This week’s First Wednesdays Conversation: Graphic Design and The Bauhaus features Barry Bergdoll, Meyer Schapiro Professor of Art History and Archaeology at Columbia University and Paul Stirton curator of Jan Tschichold and the New Typography: Graphic Design Between the World Wars. Enjoy cool jazz, warm vibes, and a glass of wine; see our fascinating exhibitions and learn from provocative conversations about the objects on view.

Barry Bergdoll is Meyer Schapiro Professor of art history in the Department of Art History and Archaeology at Columbia University and former Philip Johnson Chief Curator of Architecture and Design at the Museum of Modern Art, New York. Professor Bergdoll’s broad interests center on modern architectural history, with a particular emphasis on France and Germany since 1750. Trained in art history rather than architecture, he has an approach most closely allied with cultural history and the history and sociology of professions. He has studied questions of the politics of cultural representation in architecture, the larger ideological content of nineteenth-century architectural theory, and the changing role of both architecture as a profession and architecture as a cultural product in nineteenth-century European society. In exhibitions at the Canadian Centre for Architecture and at the Museum of Modern Art, Bergdoll has offered a series of exhibitions intended to offer more inclusive visions of subjects from Mies van der Rohe (and his relationship to garden reform and landscape), the Bauhaus, Henri Labrouste, Le Corbusier, Latin American post-war architecture, and most recently Frank Lloyd Wright.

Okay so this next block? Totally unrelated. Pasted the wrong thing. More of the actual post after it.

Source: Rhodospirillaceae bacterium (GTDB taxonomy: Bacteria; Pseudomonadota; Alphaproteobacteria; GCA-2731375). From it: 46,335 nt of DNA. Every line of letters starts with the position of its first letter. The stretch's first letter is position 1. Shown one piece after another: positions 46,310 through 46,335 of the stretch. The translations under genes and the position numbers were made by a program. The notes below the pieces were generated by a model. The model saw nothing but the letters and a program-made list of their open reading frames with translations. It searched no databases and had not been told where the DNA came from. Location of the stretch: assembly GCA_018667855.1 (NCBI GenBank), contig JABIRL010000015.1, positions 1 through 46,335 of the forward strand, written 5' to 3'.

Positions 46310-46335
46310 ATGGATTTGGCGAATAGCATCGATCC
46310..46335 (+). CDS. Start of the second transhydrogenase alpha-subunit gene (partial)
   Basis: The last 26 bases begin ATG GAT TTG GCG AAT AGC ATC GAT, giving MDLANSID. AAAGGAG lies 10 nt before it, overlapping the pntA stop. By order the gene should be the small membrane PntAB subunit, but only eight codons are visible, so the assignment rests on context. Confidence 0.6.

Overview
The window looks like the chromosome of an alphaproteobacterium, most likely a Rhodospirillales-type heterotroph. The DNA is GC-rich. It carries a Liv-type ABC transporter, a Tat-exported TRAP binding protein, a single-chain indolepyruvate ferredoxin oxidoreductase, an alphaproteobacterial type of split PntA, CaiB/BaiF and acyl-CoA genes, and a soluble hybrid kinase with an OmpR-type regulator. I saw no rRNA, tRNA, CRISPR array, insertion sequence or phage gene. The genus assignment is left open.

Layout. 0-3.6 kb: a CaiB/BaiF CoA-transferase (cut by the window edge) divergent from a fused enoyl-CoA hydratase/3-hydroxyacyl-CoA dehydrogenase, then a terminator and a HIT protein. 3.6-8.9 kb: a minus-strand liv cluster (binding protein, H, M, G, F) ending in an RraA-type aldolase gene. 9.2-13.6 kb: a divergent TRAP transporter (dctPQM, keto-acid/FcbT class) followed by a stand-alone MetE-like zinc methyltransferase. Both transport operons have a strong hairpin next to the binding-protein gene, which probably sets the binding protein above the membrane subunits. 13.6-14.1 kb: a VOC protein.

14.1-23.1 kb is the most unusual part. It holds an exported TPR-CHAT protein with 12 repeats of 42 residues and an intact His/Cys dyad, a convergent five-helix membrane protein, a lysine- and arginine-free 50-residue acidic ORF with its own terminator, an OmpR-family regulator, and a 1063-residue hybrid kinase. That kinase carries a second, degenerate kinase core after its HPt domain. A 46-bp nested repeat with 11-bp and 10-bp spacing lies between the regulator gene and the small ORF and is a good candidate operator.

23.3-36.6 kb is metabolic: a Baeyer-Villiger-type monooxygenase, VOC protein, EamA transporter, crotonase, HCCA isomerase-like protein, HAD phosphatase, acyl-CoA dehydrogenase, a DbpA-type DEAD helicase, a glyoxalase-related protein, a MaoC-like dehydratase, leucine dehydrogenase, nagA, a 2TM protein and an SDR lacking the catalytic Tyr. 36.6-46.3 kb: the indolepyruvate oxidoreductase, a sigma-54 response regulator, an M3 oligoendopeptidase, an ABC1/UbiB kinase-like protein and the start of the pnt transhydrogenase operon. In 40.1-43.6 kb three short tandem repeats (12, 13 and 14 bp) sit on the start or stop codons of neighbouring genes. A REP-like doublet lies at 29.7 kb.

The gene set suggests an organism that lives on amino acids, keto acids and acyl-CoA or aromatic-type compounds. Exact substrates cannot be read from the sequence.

Paul Stirton is Associate Professor of 19th and 20th century European Design and Architecture at Bard Gradaute Center. His current research and publications are mostly concentrated in two areas: architecture and design in Britain and in Central Europe (primarily Hungary) in the late 19th and early 20th centuries. I have a particular interest in graphic design, interiors, and print culture, although my recent work has been concerned with public monuments and cultural transfer or emigration. My approach to this body of material is largely concerned with the relationship between contemporary theoretical and critical writings and the actual objects themselves. This dialectical relationship between texts and things lies behind the selected writings of the English architect-designer E.W. Godwin, which I edited with Juliet Kinchin (2005), and various articles and essays on Hungarian designers, such as Károly Kós, Lajos Kozma, and Laszlo Peri.

Leading support for Public Programs at Bard Graduate Center comes from Gregory Soros and other generous donors